Now you know rightly who “them” is; the ones that kick with the other foot or the ones with the wide space between their eyes. There are more exogamists per square mile in Norn Ireland than anywhere else in the world, and half of them have been cut off by their families, outcasts and outlaws, invited to no wedding or welcome at no funeral, they are Ireland’s answer to India’s Untouchables.
Soon all shall be revealed
The lawyers are waiting. Mr and Mrs Respectable are about to die and Miss Cut Off, the daughter who dared ‘marry out’ will come looking her fair share of the nest egg. Mr and Mrs Respectable, good upright citizens and upstanding members of the local church, are going to have their dirty linen aired in public.
Some people have all the luck. Just as David Forde, MLA and Minister for Justice, is slashing away at the Legal Aid budget, up comes this neat little court ruling that shall leave every solicitor in Norn Iron rummaging through the News Letter and Irish News to see if any exogamist’s parents have died recently. While the funeral is going on and poor Mr and Mrs Respectable are being laid to rest, the mixed married couple shall receive a visit from Quinn & Quinn, Solicitors at Law.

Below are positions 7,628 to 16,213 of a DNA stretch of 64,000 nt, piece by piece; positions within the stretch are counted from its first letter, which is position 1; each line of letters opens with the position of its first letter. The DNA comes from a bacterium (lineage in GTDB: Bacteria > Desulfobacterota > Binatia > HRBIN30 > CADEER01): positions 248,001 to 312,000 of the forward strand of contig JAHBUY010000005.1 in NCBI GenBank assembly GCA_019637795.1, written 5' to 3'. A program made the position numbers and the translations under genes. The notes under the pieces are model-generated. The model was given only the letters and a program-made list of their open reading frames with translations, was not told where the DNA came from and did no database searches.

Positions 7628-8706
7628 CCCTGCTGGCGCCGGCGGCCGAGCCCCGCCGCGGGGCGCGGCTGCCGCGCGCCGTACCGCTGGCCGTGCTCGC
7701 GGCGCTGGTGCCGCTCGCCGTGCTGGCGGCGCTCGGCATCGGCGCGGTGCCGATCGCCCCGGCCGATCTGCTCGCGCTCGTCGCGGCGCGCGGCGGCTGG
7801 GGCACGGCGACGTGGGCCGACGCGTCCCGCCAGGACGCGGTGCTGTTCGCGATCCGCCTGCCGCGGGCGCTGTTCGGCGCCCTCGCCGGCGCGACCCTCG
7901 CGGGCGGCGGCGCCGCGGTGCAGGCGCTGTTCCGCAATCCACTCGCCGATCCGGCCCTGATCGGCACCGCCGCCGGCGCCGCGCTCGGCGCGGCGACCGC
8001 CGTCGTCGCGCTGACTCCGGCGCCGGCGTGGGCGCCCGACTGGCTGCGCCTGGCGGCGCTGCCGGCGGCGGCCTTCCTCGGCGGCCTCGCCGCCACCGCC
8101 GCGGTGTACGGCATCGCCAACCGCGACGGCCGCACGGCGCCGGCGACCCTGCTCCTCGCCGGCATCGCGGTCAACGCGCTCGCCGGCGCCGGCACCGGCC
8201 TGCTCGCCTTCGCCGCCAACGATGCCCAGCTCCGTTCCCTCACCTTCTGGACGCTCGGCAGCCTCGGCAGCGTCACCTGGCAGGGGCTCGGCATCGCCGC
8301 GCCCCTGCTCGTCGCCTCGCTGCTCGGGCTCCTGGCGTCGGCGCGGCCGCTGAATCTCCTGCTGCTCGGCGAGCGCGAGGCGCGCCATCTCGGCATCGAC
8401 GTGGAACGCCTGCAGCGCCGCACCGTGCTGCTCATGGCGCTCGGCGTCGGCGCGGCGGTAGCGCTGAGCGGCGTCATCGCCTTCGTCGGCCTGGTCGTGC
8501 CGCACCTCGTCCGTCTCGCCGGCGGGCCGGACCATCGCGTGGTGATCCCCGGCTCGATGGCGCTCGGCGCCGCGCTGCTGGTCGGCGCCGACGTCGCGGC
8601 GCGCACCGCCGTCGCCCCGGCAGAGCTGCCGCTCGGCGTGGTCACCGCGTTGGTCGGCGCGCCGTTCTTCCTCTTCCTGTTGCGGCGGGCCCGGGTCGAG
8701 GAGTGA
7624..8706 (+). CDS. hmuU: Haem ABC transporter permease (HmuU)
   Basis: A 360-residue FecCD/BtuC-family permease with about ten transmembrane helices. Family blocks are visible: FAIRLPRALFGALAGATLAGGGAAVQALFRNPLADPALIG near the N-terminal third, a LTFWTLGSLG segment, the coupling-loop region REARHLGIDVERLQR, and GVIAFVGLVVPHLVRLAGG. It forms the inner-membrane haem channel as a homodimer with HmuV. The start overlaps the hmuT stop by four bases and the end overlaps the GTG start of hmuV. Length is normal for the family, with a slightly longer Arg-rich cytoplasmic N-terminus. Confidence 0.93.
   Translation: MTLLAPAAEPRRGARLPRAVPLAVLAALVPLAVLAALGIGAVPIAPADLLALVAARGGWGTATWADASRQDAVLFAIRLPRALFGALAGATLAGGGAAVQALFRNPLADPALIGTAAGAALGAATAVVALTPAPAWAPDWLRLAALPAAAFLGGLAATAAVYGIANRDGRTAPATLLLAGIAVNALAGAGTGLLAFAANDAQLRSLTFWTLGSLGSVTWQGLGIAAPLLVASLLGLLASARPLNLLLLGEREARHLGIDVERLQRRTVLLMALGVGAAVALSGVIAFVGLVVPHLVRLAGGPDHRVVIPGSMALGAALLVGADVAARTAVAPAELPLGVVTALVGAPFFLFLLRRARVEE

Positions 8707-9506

“Was there any estate? I hate to be hasty but these things have to be considered. You know, even if you were not mentioned in the will, there is legal precedent showing that you may be entitled to up to one third of the estate, even if your parents did not wish it,” says Mr Quinn, the junior one of course!